IF I WERE TO GO TO SEE A GAME, WHAT WOULD IT LOOK AND FEEL LIKE?
The experience of attending a women’s football game is similar to that of a high school men’s game. Most teams play at high school stadiums (the WFA scored a huge coup when their 2012 Championship Game was played at Heinz Field in Pittsburgh with ESPN3 televising). Attendance at most games is a few hundred, although a few teams can break a thousand, with the Pittsburgh Passion topping all teams by averaging over 4,000 fans a game. A typical game lasts between 2.5 and 3 hours, similar to untelevised men’s football.
HOW MUCH DOES IT COST TO SEE A GAME?
Not much, hurrah! Almost every team I’ve seen charges $10 for admission (some have discounts for seniors, children, military, etc). Concessions are also reasonable, with hot dogs ranging from $2 to $4, sodas from $1 to $2, etc, souvenir shirts and sweaters range from $10 to $25. So going to a women’s game is far cheaper than its most direct men’s competitor, Arena Football.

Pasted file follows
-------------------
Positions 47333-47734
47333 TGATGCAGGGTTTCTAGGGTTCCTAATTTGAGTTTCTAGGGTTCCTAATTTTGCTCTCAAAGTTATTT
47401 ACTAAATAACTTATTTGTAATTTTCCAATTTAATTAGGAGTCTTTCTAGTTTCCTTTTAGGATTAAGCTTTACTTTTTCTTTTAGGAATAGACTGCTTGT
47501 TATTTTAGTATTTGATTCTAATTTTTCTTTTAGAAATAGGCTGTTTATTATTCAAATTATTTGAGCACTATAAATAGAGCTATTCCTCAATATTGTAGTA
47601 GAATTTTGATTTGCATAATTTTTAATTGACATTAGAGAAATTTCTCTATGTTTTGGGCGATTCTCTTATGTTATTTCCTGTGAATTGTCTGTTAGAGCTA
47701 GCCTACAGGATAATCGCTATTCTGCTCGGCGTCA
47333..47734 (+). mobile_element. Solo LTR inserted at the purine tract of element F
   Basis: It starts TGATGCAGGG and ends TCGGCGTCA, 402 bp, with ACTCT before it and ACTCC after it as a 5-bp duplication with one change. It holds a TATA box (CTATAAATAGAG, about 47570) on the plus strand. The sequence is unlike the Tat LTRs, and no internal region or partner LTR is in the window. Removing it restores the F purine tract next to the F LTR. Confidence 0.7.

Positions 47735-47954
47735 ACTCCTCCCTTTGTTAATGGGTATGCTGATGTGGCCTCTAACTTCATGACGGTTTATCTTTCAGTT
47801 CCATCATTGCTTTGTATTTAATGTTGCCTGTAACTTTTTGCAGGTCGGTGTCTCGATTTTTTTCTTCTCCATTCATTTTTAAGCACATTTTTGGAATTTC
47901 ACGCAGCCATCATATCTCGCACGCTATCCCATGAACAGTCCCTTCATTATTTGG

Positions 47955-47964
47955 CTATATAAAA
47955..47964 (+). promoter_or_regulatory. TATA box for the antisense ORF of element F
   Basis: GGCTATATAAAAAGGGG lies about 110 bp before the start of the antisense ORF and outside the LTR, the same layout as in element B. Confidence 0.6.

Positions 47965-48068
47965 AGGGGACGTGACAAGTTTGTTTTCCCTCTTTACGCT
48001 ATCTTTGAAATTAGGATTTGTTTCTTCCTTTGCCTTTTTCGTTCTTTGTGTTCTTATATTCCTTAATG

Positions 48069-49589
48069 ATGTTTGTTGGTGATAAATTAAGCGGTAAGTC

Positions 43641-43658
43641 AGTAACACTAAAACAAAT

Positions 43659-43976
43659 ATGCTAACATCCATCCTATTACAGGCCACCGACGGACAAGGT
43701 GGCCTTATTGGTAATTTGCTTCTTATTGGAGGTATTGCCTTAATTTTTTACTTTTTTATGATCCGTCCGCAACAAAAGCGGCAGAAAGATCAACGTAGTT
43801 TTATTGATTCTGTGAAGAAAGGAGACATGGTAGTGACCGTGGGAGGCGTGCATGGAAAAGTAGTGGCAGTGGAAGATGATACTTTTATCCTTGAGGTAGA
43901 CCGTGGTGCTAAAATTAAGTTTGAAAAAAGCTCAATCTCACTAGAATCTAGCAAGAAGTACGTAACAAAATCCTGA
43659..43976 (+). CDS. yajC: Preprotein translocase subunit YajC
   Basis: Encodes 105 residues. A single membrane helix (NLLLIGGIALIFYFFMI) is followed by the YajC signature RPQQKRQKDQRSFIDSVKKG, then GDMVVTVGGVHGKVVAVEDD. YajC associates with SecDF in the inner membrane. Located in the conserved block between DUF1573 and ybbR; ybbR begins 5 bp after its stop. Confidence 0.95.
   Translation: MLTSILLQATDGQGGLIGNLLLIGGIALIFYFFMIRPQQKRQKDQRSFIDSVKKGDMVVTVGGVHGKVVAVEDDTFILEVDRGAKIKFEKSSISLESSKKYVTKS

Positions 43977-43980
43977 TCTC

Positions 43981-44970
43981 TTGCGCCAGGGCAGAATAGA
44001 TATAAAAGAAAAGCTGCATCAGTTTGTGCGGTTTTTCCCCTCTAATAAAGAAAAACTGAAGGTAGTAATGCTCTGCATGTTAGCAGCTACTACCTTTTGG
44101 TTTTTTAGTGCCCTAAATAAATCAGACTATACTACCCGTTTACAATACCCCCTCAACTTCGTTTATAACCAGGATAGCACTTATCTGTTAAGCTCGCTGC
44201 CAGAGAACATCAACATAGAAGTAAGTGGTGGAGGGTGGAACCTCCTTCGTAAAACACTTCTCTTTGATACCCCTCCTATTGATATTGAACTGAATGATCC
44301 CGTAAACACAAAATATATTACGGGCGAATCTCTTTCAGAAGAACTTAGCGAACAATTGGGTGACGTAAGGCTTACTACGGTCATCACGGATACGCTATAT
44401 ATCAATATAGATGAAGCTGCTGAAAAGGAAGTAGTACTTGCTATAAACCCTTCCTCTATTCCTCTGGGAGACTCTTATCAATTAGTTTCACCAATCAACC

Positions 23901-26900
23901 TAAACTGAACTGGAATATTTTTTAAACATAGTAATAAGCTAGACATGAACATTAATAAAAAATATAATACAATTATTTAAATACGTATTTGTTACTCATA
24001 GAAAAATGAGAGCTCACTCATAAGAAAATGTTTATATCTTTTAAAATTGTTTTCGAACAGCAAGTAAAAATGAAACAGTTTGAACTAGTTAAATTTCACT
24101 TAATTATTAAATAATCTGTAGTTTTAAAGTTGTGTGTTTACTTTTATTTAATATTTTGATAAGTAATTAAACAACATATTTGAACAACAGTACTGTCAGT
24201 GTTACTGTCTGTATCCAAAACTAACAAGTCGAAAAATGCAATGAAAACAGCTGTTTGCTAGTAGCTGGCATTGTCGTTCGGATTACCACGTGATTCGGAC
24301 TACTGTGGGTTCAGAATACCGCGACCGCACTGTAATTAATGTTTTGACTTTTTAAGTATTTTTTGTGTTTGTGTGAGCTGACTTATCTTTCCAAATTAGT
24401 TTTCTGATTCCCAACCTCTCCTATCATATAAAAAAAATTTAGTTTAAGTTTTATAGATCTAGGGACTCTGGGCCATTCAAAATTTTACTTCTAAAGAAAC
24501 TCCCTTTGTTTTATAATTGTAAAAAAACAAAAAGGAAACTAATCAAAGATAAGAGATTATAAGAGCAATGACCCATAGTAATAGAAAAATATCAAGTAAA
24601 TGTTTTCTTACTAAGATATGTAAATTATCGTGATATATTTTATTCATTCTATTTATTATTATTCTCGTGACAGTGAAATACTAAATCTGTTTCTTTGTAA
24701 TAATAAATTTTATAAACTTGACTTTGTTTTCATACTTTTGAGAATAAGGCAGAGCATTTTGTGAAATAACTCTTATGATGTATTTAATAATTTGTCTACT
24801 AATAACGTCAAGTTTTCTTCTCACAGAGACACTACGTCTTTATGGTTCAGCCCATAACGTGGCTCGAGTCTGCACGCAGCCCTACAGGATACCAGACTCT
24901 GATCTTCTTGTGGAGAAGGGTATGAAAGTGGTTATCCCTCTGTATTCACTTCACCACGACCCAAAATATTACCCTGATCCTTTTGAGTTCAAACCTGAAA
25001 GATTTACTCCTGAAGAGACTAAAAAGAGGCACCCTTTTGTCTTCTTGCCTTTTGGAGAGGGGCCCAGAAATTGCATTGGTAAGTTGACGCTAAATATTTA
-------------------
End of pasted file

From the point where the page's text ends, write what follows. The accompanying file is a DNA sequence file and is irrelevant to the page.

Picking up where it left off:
DO THEY PLAY IN FOUL WEATHER?
For the most part, yes. While there have been cancellations in the past due to severe thunderstorms (mostly in the Southeastern US) and more rarely a severe blizzard (the far northern US), teams will play in pouring rain, 100-degree heat, heavy wind, and heavy snow.
DO THE PLAYERS GET PAID? HOW DO THE TEAM’S GET THE MONEY TO DO THIS?
In all three leagues, players are not paid; in fact, most teams require the players to pay for their own equipment and/or travel expenses. Team’s get their money the same way men’s semi-pro leagues do. They scrape it up to the best of their imaginations. Bake sales, raffles, car washes, sponsorships from local businesses, whatever they can think of to get the funding to get themselves on the field. Road team travel is kept low-budget, with almost all teams travelling by charter bus or carpooling. The more well-endowed teams do pay their coaches, the less well-endowed teams do not.
ARE THE COACHES WOMEN, TOO?
Most of the coaching staffs in all three leagues are male, but there are some female coaches around these leagues.
WHERE DO THESE LADIES COME FROM? WHO ARE THEY?